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Category: Development Process

Principles for building a Successful Continuous Integration System

Below is a list of the core principles that have defined the  CI solutions that I have built over the last few years.

Use the lowest common denominator in technology for scripting

This has meant that the main workflows have been written in PowerShell rather than MSBuild or Nant as its more accessible, a terser language, can use .Net framework directly & debuggable.

I have seen too many systems that need loads of dependencies installed before you can run a build e.g. Using Ruby as a build language

Everything should be in source control

As a developer I want to install VS & SQL, get latest, build and go.

That means no “installed” dependencies, they all need to be mapped into the source tree or pulled in from Nuget

No build masters

The build should be something that everybody understands, can fix and improve

Team leads should be the custodians of a project build as they are the people that should have  the big picture view of a project

You broke it you fix it

Exactly what it says on the box. It does not matter if its a code, unit test or build script failure. If you changed something that means the build has stopped working then you fix it.

Same build for local as remote

A lot of build systems hold the configuration on the server, I believe this to be wrong.

I want to be able to run the same build that’s on the server on my local machine before I commit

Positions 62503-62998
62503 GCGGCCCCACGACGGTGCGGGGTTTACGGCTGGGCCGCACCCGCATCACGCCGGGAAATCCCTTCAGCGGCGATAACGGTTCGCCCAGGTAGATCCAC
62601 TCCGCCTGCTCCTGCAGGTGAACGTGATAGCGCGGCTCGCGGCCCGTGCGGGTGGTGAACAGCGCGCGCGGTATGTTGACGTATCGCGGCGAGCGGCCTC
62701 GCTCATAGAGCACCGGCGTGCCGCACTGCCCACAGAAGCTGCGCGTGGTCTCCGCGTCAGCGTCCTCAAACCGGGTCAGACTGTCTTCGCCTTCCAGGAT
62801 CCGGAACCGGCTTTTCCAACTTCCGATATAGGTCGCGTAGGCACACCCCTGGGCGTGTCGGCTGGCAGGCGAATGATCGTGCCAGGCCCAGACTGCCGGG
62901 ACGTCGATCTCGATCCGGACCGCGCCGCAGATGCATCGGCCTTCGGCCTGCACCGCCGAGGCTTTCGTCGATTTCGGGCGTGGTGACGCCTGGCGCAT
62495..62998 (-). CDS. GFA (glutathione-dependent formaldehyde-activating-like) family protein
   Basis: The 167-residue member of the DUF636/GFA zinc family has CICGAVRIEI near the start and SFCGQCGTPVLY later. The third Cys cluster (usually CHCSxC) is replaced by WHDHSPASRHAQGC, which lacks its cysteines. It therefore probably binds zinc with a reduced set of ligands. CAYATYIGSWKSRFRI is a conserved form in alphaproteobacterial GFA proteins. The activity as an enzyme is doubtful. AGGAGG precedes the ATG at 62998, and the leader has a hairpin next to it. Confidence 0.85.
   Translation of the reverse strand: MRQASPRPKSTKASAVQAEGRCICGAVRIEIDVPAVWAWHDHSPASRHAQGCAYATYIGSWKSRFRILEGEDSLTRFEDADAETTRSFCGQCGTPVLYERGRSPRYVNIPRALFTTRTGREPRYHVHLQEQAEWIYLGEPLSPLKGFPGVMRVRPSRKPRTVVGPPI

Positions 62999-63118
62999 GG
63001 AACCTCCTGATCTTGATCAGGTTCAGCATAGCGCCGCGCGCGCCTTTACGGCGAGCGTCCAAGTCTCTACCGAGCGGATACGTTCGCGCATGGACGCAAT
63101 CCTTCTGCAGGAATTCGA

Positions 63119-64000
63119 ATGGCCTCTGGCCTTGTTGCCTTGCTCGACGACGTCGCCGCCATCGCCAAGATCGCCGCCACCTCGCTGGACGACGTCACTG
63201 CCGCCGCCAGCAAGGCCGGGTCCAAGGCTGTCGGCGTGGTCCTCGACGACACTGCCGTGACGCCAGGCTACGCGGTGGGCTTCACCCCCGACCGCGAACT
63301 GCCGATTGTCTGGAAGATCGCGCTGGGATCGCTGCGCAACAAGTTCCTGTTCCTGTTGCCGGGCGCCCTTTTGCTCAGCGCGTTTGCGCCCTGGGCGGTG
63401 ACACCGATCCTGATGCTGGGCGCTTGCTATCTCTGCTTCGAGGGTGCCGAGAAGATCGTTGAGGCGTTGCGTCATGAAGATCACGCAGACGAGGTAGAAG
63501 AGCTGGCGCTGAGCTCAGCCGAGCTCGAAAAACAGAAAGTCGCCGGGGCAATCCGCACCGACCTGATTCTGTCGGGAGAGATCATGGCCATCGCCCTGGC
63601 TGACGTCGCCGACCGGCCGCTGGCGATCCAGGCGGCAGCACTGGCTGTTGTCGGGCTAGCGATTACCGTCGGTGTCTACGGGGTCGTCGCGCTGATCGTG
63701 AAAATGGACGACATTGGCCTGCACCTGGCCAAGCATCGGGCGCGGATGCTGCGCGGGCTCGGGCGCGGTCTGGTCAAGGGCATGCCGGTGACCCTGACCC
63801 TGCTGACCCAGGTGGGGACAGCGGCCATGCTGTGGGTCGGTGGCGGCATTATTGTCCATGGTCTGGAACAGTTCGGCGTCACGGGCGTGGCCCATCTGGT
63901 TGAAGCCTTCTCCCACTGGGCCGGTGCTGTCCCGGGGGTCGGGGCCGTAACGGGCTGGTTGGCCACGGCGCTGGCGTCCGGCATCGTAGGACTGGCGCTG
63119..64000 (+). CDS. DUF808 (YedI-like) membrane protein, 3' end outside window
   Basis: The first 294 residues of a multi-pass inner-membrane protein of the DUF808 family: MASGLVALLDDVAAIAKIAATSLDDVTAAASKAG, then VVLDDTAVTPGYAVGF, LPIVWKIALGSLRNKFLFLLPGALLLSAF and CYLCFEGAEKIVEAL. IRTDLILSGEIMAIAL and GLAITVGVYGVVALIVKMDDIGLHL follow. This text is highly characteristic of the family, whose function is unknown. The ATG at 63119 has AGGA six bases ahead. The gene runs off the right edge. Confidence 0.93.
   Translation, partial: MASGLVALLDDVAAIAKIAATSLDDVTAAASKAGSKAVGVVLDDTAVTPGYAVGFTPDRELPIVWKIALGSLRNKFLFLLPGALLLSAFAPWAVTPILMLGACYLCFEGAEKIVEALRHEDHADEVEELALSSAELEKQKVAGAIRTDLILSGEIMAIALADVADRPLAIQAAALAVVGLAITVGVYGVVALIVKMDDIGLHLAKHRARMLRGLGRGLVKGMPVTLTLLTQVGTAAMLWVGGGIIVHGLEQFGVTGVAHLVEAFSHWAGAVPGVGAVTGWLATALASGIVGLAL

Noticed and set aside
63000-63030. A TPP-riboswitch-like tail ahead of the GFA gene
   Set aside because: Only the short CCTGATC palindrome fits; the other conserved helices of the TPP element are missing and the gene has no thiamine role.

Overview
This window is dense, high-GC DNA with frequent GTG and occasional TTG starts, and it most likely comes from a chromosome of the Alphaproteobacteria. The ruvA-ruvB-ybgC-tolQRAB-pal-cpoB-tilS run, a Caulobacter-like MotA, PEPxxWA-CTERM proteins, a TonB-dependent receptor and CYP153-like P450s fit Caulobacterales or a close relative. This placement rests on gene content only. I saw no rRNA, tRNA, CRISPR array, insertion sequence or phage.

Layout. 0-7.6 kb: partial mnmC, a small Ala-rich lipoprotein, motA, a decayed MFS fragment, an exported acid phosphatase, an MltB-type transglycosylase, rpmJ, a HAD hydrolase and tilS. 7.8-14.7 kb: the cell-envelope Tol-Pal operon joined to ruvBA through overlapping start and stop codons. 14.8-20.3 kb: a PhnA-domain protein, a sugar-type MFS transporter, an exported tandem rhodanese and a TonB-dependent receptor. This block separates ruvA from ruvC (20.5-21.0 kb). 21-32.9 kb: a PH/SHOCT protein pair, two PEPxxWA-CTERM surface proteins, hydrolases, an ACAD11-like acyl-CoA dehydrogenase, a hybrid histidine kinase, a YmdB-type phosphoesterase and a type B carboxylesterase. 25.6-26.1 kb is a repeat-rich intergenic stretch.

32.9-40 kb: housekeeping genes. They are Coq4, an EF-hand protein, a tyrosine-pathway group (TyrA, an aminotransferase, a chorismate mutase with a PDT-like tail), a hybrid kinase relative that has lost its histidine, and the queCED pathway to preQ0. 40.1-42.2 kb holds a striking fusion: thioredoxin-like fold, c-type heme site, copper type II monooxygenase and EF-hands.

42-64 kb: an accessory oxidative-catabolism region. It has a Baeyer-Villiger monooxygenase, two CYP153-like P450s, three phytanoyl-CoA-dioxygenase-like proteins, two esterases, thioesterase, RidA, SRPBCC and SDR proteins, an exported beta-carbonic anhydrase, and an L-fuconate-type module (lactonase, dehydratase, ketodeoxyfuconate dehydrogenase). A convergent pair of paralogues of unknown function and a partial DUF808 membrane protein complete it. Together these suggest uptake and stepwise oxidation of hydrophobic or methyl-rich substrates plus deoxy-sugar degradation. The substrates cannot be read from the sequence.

Everything the build server does should be available for me to me locally.

Dashboards & emails are great but a flashing light is better

The last system I built had a flashing tractor light and a USB Santa drumming Christmas tunes when the build was broken, makes things a little more fun!!!

The below books really shaped my attitude to CI and contain invaluable information.

http://pragprog.com/book/auto/pragmatic-project-automation

http://www.amazon.com/Continuous-Delivery-Deployment-Automation-Addison-Wesley/dp/0321601912

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A/B Testing – Should you use it and if so, when?

Imagine making a change to your site based on a gut feeling and then moving on to the next thing without actually being able to prove categorically, that the change had a positive influence on your business. Perhaps you don’t have to imagine that – you do it every day! So imagine being able to make a change and actually measure whether it has made a positive or negative impact on your KPIs (Acquisition, Activation, Retention, Referral, Revenue).  All the big companies (Google, Microsoft, Facebook etc.) are using A/B testing to enable them to measure each change. But when do you use it?